If the black rose symbol was the only one you were going to use, I would suggest simply putting them all over the place. They grow in unexpected places, or characters continually decorate with them, or they’re given as gifts often, and the fact that they’re everywhere turns them into a motif - and readers think about what black roses could represent, and they think about how that relates back to the story, which happens to be the main character’s desire for revenge. 

What I’m really saying here is - don’t tell readers that black roses represent revenge/loss of innocence. Create a character that embodies revenge/loss of innocence (as you’re doing), and then incorporate black roses heavily into the story.

As I said, if this was the only symbol you were using, I’d say stop there. But because you’re using lots of symbolism, it becomes difficult to blend the rest of your flower symbolism in seamlessly without muddling things. Difficult, but not impossible. 

I still recommend the tactic I just described, accepting that the black rose symbolism will be the most obvious and meaningful of the story. From there, you have to give readers information about all the other flowers you’re using and allow them to make the connections on their own.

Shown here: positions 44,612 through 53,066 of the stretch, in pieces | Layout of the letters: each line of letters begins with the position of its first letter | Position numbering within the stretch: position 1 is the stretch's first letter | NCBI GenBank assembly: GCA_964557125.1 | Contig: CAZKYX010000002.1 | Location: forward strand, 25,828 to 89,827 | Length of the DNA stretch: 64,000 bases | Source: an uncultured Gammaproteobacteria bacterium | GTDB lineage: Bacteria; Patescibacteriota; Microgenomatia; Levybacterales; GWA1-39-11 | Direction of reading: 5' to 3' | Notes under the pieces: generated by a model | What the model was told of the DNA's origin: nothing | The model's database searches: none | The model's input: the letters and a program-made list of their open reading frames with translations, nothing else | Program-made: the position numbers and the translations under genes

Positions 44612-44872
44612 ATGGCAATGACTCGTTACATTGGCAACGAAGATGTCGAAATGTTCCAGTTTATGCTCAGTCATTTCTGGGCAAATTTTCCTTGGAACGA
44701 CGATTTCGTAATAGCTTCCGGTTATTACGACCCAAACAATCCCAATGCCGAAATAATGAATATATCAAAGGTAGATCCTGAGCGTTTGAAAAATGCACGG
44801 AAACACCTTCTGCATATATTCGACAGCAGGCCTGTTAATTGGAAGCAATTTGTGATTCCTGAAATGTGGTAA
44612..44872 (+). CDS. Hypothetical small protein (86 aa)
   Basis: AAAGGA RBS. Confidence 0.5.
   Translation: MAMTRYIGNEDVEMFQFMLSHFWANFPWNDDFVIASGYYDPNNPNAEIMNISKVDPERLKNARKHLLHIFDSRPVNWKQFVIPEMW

For example, why do acacias represent someone who hides their feelings? Where does that interpretation come from? Is it because they’re able to flourish in the shadows, unlike flowers that need the spotlight of the sun? I completely, absolutely made that up, but it’s a good example of how you need to approach this. You need to think in terms of what the flowers are actually doing that has them linked to these associations and have characters (or the narrator) describe them that way. Once a reader pieces out that the main character is symbolized by black roses, they’ll look at a description of acacias as “thriving in the shadows” as figurative language for another character, and if you’ve characterized that person well enough, a reader can make that association on their own. 

Ultimately, symbols add depth, but not content. Symbols can’t carry your plot, so as long as you recognize that and approach it that way, you should be fine. Let readers work out the symbols you’re creating on their own by giving them literal definitions of your symbols (how the flowers literally behave) and then develop a character that figuratively behaves the same way. 

I hope that somewhat helped you! I still recommend the Diffenbaugh novel if you’re more interested in an obvious approach to the symbolism, or perhaps that flower fortune teller character I concocted could have an interesting role in the plot. Otherwise, just keep it subtle :)

Let me know if you have any follow-up questions or need more help!

-Rebekah

flickr

I wish I could do beautiful make up like this one TTwTT

Andy par unfairprince
Via Flickr :
Just realised that I have no photos of him after make up. Andy has a “face” now ^^

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‘The Pelican in her Piety’. It refers to the medieval fable of the pelican drawing blood from its own breast to feed its young. This image is used to symbolise Christ sacrificing himself on the cross to redeem the world’s sins.